Docket No. 3772.
May 9, 1944.
APPEAL from a judgment of the Superior Court of Los Angeles County. Harold B. Landreth, Judge. Affirmed.
Walter L. Gordon, Jr., for Appellant.
Robert W. Kenny, Attorney General, and T.G. Negrich, Deputy Attorney General, for Respondent.
Section 11160 of the Health and Safety Code reads:
"No person shall transport, sell, furnish, administer, or give away, or offer to transport, sell, furnish, administer, or give away, or attempt to transport a narcotic except upon the written prescription of a physician, dentist, or veterinarian licensed to practice in this State."
Viewing the evidence in the light most favorable to the People (respondent), the essential facts are:
Between eleven and twelve p.m. on June 12, 1943, Los Angeles police officers entered a two-story building located at 169 East 35th Street, Los Angeles. There they saw defendant and proceeded to search his clothing. One of the officers ran his hand underneath defendant's belt and an object slipped from the vicinity of defendant's right hip and fell to the floor. The officer picked up the object and found it to be a cigarette. Thereafter the officer took defendant to another room in the same house where was found a second cigarette under a bed and a third cigarette beneath a dressing table. Defendant stated to the officer that the first cigarette mentioned above he knew contained marijuana which was given to him by a friend. When asked regarding the other two cigarettes found on the premises, defendant made no reply. At the trial defendant stipulated that the cigarettes contained marijuana.
 This is the sole question necessary for us to determine:
Is marijuana synonymous with Indian hemp (cannabis sativa)?
This question must be answered in the affirmative. Marijuana, (variants: mariahuana, marajuana, maraguana, marihuana, and mariguana) is another name for Indian hemp (cannabis sativa). (See Health and Saf. Code, § 11003; vol. 2, Webster's New International Dictionary, 2d ed. 1939, page 1503; State v. Navaro, [ 83 Utah 6], [ 26 P.2d 955, 956 et seq.]; Fawcett v. State, 137 Tex.Cr. 14 [ 127 S.W.2d 905, 906]; State v. Economy, 61 Nev. 394 [ 130 P.2d 264, 269].)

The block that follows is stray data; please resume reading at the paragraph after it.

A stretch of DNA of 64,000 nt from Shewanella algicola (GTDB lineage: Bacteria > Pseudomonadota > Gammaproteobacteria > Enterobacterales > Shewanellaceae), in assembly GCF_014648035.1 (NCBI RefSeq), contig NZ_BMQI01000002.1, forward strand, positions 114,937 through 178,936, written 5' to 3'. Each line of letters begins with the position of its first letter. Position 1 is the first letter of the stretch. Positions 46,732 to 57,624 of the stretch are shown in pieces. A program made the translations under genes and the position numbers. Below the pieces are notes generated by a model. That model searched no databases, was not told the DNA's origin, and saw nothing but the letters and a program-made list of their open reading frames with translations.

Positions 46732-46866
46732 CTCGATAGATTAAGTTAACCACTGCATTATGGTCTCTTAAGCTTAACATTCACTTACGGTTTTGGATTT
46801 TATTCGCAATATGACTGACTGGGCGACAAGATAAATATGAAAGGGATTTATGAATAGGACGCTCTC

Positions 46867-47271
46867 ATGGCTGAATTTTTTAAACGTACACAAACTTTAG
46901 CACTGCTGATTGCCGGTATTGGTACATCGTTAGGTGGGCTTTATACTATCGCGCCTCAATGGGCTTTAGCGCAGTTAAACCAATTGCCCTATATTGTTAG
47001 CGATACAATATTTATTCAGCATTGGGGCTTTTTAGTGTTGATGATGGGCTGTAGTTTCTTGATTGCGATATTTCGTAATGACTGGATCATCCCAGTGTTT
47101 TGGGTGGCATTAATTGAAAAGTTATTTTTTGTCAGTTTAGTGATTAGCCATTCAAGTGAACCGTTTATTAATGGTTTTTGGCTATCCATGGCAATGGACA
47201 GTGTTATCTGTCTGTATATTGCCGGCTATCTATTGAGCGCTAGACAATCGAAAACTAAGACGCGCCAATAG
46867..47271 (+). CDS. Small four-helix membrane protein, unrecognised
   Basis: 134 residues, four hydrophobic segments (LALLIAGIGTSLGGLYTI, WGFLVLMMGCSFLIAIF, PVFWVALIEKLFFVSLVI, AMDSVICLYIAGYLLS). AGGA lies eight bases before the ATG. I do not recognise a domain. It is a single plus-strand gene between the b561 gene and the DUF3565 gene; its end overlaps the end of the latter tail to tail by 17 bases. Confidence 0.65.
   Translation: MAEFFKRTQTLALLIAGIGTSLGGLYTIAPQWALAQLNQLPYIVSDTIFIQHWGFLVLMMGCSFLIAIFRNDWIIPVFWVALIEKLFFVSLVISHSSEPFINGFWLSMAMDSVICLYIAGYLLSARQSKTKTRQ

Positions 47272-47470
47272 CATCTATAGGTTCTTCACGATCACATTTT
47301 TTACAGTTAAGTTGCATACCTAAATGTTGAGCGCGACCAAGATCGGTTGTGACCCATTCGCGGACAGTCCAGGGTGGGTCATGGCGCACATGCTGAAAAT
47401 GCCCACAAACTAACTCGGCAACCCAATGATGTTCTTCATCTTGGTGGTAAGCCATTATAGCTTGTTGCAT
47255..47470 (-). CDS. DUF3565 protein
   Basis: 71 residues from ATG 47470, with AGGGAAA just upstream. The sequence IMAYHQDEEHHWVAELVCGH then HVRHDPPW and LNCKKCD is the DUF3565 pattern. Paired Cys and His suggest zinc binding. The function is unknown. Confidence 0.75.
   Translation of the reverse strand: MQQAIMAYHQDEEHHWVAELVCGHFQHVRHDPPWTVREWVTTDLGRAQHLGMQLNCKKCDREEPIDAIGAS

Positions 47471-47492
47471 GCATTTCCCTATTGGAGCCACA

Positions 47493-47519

Since defendant admitted that the cigarette found on him contained marijuana, he admitted that it contained cannabis sativa which is a narcotic referred to in sections 11160 and 11001 of the Health and Safety Code.
Section 11001 provides in part thus:
"`Narcotics,' as used in this division, means any of the following: . . .
"(i) All parts of the plant cannabis sativa L., whether growing or not; the seeds thereof; the resin extracted from any part of such plant; and every compound, manufacture, salt, derivative, mixture, or preparation of such plant, its seeds or resin; but not including the mature stalks of such plant, fiber produced from such stalks, oil or cake made from the seeds of such plant, any other compound, manufacture, salt, derivative, mixture, or preparation of such mature stalks (except the resin extracted therefrom), fiber, oil, or cake, or the sterilized seed of such plant which is incapable of germination."
The judgment is affirmed.
Moore, P.J., and Wood (W.J.), J., concurred.